personal anecdote of my brush with the small claims court
system in Chicago that the readers might find interesting.
is perhaps the most consumerist nation in the world. The choices
of products and services available to most consumers can be
exciting and at the same time overwhelming. In the section
on consumerism, we will look at shopping, services and e-commerce
in the US.
is a land founded on the premise that all of its citizen (and
residents) should be able to pursue Life, Liberty and happiness.
Work hard and play hard is a motto of most people. Section
five is intended to give a glimpse of the lifestyle in the
US. We will look at some of the myriad leisure activates that
Indians in the US pursue.
of the best medical care in the world can be found in the
US. However good medical care comes at a cost and the
system here is built around health insurance. Without insurance,
the cost of even ordinary medical services can be prohibitive.
Most of us try to prevent medical illness by regular exercises
and try to keep fit. In this section of the book, I also talk
about the ubiquitous 911 emergency phone services available
to everyone in the country. Section seven of the book looks
at the changing demographics of the country.
section eight of the book, we look at Indians in America and
how their lives have changed after Sep 11th. The
World Trade Center bombing on September 11th left an indelible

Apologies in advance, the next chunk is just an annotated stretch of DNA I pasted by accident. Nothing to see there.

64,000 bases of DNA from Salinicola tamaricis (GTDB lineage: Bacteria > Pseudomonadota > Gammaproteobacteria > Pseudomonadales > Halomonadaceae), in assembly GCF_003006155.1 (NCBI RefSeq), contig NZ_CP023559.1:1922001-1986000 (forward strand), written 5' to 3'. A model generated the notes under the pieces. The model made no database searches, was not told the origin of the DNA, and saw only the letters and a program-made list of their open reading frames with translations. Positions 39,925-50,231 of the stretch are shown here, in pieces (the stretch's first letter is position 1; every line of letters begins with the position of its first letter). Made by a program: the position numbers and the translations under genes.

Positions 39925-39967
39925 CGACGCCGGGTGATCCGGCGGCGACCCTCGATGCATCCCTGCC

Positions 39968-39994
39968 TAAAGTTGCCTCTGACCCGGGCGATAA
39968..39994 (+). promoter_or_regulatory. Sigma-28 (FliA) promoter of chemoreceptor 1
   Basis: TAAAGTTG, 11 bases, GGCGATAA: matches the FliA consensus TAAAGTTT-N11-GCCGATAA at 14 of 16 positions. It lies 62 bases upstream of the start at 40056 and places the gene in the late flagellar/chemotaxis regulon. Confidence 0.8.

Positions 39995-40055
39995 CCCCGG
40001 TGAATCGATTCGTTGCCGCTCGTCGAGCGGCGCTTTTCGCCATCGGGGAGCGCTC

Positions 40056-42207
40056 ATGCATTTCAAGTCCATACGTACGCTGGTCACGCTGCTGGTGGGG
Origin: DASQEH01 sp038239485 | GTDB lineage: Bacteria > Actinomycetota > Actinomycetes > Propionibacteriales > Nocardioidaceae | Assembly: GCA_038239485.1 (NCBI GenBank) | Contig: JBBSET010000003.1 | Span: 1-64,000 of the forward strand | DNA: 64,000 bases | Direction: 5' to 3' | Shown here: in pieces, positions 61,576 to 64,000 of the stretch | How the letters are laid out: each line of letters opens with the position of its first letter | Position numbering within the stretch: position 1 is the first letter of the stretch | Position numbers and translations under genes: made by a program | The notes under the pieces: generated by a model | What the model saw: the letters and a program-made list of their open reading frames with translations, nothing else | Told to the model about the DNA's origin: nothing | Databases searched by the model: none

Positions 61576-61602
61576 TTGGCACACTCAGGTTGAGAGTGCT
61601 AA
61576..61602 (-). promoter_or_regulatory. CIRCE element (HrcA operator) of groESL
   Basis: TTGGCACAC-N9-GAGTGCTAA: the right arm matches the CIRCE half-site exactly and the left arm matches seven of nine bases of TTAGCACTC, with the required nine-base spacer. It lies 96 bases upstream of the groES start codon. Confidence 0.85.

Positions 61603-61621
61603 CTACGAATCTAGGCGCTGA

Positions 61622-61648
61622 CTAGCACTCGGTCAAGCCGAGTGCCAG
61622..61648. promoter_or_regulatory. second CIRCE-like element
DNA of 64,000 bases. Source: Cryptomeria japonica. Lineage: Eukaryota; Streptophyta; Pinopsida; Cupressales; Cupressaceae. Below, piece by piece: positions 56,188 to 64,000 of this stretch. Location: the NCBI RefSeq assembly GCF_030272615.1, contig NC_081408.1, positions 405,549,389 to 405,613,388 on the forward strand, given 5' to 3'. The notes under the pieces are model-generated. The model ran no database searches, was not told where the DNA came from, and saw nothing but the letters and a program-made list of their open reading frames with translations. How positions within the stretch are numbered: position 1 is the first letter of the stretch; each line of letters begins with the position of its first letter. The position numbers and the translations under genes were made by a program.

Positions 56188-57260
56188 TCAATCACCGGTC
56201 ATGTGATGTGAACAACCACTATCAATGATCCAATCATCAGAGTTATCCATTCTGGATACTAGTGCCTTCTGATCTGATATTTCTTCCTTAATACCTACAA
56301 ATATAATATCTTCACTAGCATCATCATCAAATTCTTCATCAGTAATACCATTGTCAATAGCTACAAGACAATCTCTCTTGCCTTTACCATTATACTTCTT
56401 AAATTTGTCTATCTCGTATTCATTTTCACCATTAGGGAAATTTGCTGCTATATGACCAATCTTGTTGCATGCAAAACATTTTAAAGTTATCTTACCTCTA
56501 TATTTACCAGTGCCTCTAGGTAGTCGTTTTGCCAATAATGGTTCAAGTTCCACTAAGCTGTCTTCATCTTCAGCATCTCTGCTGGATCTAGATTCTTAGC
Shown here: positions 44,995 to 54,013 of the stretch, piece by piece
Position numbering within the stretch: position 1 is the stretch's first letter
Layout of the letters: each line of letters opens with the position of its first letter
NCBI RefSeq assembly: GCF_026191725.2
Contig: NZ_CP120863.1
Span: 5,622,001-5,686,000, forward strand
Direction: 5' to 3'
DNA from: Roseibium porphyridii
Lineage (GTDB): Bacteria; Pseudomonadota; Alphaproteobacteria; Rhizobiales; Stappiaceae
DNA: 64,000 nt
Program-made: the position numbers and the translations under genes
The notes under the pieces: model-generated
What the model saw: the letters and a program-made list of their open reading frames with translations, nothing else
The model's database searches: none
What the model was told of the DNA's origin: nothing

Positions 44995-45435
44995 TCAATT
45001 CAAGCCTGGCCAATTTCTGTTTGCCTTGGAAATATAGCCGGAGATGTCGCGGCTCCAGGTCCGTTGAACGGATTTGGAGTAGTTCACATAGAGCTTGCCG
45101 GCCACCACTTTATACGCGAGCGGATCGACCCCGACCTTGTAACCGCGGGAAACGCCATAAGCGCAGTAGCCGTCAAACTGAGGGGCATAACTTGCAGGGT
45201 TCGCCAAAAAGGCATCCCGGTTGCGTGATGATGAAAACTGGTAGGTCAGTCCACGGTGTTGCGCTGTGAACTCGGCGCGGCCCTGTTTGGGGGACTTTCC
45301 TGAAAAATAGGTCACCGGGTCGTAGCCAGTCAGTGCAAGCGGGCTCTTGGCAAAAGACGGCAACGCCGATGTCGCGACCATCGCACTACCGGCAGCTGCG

mark on everyone in the America and the rumblings are still
being felt around the world. Remarkably however, months after
that sordid incident, the theme of Israel Zangwill’s play
written during the beginning of twentieth century titled "The
Melting Pot" still holds tremendous power on the American
imagination. The promise that all immigrants can be transformed
into Americans, and enjoy liberty and freedom to pursue ones
dreams, still sways millions who come here.
last section of this book is intended to give readers a glimpse
of professionalism and work-life in the US. The past decade
saw the emergence of a wave of opportunities for Indians abroad.
However, as we begin the new millennium, we are seeing a slowing
of the heated economy. In this section, I will attempt to
take the reader through various aspects of economy, change
book is not intended to be a ‘how to’ book but is intended
to give the readers a glimpse of lifestyle, work and careers
in the US. In the appendix, have included links to a number
of web resources that the readers might find useful. I have
drawn on my life experiences along with observation of my
peers and fellow Indians who are also trying to call America
their home while maintaining their roots back in India.